There are two alternative ways of incorporating the MR into the radiotherapy workflow; either the MR images are seen as a complement to the CT for target definition or the MR replaces the CT throughout the entire treatment process. The CT/MR workflow is already established in many centers, but suffers from drawbacks in terms of increased workload and potential introduction of geometric errors resulting from the image registration procedure [10, 11]. Fully MR based workflows have been described in the literature [12–15] and are considered feasible.
For prostate cancer patients, the use of MR alone or in combination with CT has been shown to reduce inter-observer variability in target definition and reduce the treatment volume [16–19]. The treatment of prostate cancer has been considered one of the most straightforward diagnoses for an MR only workflow, as the dose calculation accuracy in the pelvic region is adequate with bulk density assignments [20, 21] and the commonly used gold markers are visible with reliable geometric accuracy . In addition to the technical challenges with the MR based workflow, one must also consider that the physicians need to adapt to a target definition process without CT information, and that the MR sequences need to be optimized for target definition purposes.
The aim of the present multi-center study is to evaluate the intra- and inter-physician variability of prostate and seminal vesicle volume delineations based on MR sequences from five different radiotherapy centers in the clinical setting. All centers participating in the study were at the time investigating the use of an MR based workflow for the treatment of prostate cancer. As part of this process it was considered important to perform an inter-clinic comparison of both the standard clinical MR images and the interpretation of the images by the physicians. The observed variations can be assumed to reflect the clinical reality as the images were acquired with the standard clinical protocol and the physicians were instructed to perform the delineation as for an ordinary clinical case.
Methods and materials
Five centers were involved in the study; Umeå University Hospital (Umeå, Sweden), Karolinska Hospital (Stockholm, Sweden), Herlev Hospital (Copenhagen, Denmark), Newcastle Upon Tyne Hospitals NHS Trust (Newcastle, United Kingdom) and Beatson West of Scotland Cancer Centre (Glasgow, United Kingdom). All centers were, at the time of the study, routinely using MRI data in their clinical practice for target definition for prostate cancer patients, except Karolinska who was in the startup process. Both participating physicians from Karolinska did however have extensive previous experience (>5 years) of prostate delineations on MR images from other hospitals. The different scanners and sequences used in the study are listed in Table 1. All centers had chosen to use spin-echo based T2 weighted images as primary bases for target delineation.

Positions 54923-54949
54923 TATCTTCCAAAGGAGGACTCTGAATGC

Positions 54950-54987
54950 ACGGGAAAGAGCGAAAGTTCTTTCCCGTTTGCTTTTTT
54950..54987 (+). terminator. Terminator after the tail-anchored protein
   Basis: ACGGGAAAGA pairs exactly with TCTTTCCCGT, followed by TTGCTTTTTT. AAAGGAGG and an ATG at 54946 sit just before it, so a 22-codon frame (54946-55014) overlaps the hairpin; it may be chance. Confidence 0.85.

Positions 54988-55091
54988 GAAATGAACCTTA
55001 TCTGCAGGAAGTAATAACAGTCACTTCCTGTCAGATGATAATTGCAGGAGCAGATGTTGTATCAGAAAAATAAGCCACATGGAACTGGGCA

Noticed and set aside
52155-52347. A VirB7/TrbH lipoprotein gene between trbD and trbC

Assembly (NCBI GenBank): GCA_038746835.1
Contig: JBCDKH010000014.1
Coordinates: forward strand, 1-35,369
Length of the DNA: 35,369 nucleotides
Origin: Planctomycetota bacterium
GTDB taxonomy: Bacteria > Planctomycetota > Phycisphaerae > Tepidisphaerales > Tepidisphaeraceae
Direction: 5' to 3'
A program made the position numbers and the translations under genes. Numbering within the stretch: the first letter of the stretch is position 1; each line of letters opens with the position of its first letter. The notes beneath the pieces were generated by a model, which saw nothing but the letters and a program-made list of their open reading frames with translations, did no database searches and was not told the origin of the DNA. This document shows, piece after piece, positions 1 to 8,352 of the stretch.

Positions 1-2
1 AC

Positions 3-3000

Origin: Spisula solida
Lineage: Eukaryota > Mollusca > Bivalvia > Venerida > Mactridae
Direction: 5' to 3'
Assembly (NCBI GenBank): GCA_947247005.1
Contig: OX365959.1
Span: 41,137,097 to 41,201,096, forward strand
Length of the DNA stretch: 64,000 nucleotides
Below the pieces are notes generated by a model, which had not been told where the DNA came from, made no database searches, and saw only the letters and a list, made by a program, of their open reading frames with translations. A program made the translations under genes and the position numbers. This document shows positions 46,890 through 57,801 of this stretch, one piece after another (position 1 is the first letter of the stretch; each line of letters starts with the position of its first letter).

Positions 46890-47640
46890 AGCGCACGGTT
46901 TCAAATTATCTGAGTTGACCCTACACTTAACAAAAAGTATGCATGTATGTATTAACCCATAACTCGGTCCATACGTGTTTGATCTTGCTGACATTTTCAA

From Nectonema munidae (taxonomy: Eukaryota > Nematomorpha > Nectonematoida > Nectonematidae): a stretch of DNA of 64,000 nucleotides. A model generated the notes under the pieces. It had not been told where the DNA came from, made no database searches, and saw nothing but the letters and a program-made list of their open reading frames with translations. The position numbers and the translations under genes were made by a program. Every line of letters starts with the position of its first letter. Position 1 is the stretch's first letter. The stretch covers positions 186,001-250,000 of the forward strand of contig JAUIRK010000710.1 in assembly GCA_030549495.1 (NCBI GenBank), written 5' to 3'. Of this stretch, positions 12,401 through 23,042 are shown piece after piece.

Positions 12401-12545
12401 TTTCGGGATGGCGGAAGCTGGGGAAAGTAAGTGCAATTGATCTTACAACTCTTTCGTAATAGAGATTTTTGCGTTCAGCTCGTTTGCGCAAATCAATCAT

Imaging and preparation of data
Five consecutive patients scheduled for radiotherapy of the prostate were selected from each site. All patients had MR examinations as part of their standard preparation for radiotherapy. The axial images which were typically used for target delineation were anonymized and sent to the study coordinator. The 5 image series from each of the 5 sites were tagged as CT studies in the DICOM files to enable delineations to be performed directly on the MR data in all oncology delineation software applications. The set of 25 image series were then sent to each site and imported into the clinically used treatment planning systems or dedicated delineation software.
Two physicians from each site independently delineated the prostate volume and the seminal vesicles. The instruction was: “Both prostate and vesicles should be delineated as if a clinical case with high risk for vesicle involvement”. The prostate and the vesicle delineations were stored as separate structure sets. After finalizing the delineations, the structure sets were returned to the study coordinator as DICOM RTstruct files for analysis.